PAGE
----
I usually don’t cover the hotel restaurants, but White Rose cafe caught my attention for one particular reason – it’s reportedly Khaw Boon Wan’s (ex-Minister of Transport, now head of SPH) usual haunt. As such, as Minister/CEO Khaw and Sumiko did in their interview, I decided to order the breakfast to see how it fares.

Ordering is done the old-fashioned way – ticking desired items on an order sheet. While most hotels have moved on with the times and implemented an online ordering system (especially during the pandemic), White Rose cafe – like the hotel it’s in – remains steadfast in its opposition to modern innovations.

I decided to order the Sunrise breakfast (omelette egg), and paired it with a latte. As you can probably tell from the photo above, the food looked uninspiring, and unfortunately tasted so as well. The same goes for the coffee, which tasted like it came out of a generic coffee machine. However, the service at White Rose cafe was attentive, with the staff pre-emptively asking if I wanted more servings, and even offered to pack some food for my companion (who was still sleeping). It’s definitely much better breakfast service than I had encountered at Goodwood Park Hotel – if the food wasn’t so average, I would probably return.

York Hotel – Service

Like its sister property, the service at York Hotel was a mixed bag. After discovering several cleanliness issues with my first room, I went down to the reception to request a room change. The receptionist then sent someone up to inspect the room before issuing the new keycard. Unfortunately, I once again found hygiene lapses in the second room (stains on the bedsheets), and thus requested once again for a room change. I thought third time might be the charm, but alas the Superior room was dirty as well. The receptionist on duty was going to assign me a new Superior room, but it was at that point where I decided I had enough and put my foot down to request an upgrade to the Deluxe room. The receptionist called his manager, and the manager (a lady whose name I can’t recall) was nice enough to not only assign me a Deluxe room, but also check it beforehand herself to ensure everything was spick and span. She also apologised for the multiple room swaps, and extended my check-out time to 4 pm the next day. Later at night, the staff was also kind enough to offer a sizeable slice of cake for a birthday celebration, and wine glasses were also promptly brought up upon request. You win some, you lose some, I suppose.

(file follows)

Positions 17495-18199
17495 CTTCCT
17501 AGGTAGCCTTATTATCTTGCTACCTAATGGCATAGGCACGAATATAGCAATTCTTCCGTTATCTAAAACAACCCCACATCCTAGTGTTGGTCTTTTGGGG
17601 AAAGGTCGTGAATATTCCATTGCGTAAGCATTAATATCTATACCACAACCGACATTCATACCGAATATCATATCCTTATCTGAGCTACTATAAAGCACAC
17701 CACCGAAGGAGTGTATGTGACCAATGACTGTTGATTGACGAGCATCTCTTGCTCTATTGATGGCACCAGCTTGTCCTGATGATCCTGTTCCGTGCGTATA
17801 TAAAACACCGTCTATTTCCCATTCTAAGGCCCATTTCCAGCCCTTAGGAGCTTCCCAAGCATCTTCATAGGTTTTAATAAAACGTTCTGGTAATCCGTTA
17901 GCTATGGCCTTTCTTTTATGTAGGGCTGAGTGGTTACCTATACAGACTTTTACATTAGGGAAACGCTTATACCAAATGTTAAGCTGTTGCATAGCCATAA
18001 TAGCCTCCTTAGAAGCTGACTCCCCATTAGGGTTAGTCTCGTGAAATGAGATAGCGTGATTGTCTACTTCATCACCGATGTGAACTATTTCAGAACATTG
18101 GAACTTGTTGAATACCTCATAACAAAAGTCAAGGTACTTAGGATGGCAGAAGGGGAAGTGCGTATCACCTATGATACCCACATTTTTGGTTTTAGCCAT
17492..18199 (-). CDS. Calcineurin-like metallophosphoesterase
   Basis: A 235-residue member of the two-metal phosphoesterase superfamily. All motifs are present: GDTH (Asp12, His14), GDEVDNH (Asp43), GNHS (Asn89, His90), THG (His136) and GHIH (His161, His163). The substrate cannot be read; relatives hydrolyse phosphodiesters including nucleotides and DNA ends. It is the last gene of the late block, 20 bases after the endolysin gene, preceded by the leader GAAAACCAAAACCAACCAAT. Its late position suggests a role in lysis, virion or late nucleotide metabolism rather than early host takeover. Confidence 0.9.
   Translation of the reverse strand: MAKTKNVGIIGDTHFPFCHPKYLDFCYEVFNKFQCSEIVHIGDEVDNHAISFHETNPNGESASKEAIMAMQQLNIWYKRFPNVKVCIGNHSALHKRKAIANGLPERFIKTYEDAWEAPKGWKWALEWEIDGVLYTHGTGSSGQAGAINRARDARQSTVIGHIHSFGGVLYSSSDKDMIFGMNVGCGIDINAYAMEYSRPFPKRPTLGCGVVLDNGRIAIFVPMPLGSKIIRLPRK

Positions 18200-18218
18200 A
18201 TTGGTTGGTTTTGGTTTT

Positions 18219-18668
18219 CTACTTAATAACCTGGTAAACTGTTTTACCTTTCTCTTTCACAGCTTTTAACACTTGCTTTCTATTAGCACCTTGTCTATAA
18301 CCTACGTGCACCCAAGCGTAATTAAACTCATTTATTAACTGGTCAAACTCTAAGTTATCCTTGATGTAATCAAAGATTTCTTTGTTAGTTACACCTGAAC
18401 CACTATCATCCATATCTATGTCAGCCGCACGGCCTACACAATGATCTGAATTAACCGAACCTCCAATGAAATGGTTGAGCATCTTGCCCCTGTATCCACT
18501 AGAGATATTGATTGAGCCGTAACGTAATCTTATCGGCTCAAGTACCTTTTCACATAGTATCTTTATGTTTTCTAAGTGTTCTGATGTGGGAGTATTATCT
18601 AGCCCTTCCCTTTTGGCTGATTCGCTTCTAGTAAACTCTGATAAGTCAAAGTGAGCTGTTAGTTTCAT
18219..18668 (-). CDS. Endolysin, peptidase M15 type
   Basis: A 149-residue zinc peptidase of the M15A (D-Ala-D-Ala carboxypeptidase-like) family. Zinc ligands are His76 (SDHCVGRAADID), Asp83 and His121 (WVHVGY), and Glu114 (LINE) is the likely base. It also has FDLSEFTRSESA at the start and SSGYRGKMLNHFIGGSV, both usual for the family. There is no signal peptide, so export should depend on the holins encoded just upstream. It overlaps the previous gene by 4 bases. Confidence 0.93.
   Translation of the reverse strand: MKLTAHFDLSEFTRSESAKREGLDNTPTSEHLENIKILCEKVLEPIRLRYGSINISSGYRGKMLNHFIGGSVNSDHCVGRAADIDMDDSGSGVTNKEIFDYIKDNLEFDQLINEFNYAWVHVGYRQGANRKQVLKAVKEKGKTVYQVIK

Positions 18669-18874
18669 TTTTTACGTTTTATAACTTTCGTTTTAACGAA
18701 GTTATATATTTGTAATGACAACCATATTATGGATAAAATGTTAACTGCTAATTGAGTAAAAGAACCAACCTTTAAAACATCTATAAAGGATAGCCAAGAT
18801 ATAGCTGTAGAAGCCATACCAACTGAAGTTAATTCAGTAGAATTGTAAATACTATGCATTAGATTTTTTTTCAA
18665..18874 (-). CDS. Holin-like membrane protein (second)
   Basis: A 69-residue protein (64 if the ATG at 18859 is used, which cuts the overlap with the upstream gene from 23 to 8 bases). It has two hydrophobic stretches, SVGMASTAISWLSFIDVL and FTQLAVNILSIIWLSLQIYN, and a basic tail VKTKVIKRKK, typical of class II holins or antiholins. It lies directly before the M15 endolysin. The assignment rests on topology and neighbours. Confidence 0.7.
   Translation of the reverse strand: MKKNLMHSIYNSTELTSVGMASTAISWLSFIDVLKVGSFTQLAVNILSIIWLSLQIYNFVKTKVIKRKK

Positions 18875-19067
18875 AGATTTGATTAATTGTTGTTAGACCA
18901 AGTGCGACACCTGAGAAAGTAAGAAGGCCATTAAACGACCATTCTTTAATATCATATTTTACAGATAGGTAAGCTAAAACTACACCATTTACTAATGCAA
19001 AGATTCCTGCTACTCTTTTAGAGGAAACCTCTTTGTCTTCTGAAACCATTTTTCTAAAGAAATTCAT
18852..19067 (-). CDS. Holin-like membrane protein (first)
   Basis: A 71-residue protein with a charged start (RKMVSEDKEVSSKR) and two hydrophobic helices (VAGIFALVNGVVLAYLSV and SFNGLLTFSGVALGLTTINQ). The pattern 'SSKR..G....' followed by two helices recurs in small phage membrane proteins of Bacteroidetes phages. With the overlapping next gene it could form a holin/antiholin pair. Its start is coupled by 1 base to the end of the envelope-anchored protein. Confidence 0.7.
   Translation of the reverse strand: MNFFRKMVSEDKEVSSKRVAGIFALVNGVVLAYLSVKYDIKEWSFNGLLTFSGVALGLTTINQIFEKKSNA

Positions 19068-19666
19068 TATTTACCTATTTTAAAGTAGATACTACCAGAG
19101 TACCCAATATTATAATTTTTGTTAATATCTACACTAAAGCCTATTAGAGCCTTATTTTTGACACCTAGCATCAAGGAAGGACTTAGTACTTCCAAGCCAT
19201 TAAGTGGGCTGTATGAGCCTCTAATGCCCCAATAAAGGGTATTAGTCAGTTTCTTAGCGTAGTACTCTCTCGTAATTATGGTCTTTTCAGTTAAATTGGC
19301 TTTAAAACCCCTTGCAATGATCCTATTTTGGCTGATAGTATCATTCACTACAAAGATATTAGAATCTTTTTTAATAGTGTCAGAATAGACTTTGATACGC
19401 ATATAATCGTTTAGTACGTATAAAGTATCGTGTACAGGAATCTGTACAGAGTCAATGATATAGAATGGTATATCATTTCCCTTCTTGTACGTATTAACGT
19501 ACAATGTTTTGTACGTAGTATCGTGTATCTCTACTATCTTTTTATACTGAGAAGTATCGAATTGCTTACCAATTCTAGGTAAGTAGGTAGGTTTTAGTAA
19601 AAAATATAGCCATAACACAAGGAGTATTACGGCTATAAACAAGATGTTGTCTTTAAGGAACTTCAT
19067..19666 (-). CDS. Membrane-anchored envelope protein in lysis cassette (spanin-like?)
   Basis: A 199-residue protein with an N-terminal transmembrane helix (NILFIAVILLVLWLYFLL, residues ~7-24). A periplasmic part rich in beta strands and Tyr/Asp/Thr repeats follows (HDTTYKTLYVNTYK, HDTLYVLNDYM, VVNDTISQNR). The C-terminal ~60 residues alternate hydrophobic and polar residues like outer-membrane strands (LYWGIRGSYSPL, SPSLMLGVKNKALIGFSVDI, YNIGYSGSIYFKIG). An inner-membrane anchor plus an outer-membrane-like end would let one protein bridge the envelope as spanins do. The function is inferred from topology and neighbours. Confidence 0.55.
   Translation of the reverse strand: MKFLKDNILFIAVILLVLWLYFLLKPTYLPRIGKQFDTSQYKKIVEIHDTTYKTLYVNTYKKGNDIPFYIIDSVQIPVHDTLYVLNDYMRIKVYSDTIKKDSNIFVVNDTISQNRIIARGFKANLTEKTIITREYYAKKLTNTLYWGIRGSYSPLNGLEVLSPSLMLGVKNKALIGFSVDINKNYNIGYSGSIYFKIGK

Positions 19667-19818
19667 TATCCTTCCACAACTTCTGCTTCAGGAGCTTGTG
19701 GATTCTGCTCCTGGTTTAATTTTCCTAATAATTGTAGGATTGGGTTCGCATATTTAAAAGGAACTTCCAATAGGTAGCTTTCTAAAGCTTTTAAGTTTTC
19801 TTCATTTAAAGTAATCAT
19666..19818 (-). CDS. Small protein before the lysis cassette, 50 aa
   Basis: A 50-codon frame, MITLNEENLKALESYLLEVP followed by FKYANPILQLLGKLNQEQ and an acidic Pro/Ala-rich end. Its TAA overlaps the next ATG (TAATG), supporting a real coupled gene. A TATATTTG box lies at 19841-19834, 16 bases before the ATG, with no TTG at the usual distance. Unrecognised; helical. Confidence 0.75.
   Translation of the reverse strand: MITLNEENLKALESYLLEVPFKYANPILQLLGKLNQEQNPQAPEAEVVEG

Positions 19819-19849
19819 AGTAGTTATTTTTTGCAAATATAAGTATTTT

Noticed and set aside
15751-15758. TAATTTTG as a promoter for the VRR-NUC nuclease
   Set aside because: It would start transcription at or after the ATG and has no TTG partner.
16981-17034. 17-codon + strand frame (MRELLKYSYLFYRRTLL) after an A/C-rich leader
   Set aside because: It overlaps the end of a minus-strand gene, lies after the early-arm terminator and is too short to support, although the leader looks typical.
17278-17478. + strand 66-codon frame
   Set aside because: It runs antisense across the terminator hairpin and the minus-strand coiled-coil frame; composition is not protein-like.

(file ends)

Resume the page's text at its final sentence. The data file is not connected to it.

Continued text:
Conclusion – so York Hotel “shiok” anot?

As I’ve had unsavoury experiences with three different Superior rooms, I unfortunately cannot recommend York Hotel if you’re planning to book the lead-in Superior category. However, the Deluxe room is a different matter. It was spacious, and I really enjoyed the bathroom – I had a pleasant stay. Relatively speaking though, where York Hotel falls short is in its value proposition. The Deluxe room generally goes for $150 a night, which is simply too expensive. For comparison, Orchard Hotel has a room that’s almost as big (which also features a separate shower and bath), renovated furnishing, and better facilities, all for substantially less. In fact, for $150 you could snag the Mint Den over at One Farrer Hotel, which is actually slightly larger, better equipped, and with all the amenities that’s expected of a proper five-star hotel. Until it gets a makeover, the Deluxe Room (and York Hotel in general) is simply too expensive for what it is.

Those interested in booking a stay can do so on the Traveloka app. Traveloka constantly has some sort of ongoing promotions, with prices so ridiculously low that I’ve personally booked about 90% of my staycations on Traveloka. Just for my readers, you guys can use the promo code “WAHTVLKSRV” (if you’re using SRV) and “WAHTVLK” (non-SRV) for 10% off any hotels bookings (up to $30 off, with a minimum spending of $100) for new users and $5 off any hotels bookings (with a minimum spending of $50) for existing users. The codes are valid till the end of 2022. Here’s a pro tip: keep a lookout for Traveloka’s Weekend Flash Sales which occurs every Friday to Sunday for the lowest prices! However, this post is not sponsored – I paid my own dime to book and review my staycations.

York Hotel’s Location:

21 Mount Elizabeth, Singapore 228516

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P.S.S.S Shiok is a common word Singaporeans use to express admiration or approval. As of 2016, you can find the definition of the word in the Oxford English Dictionary.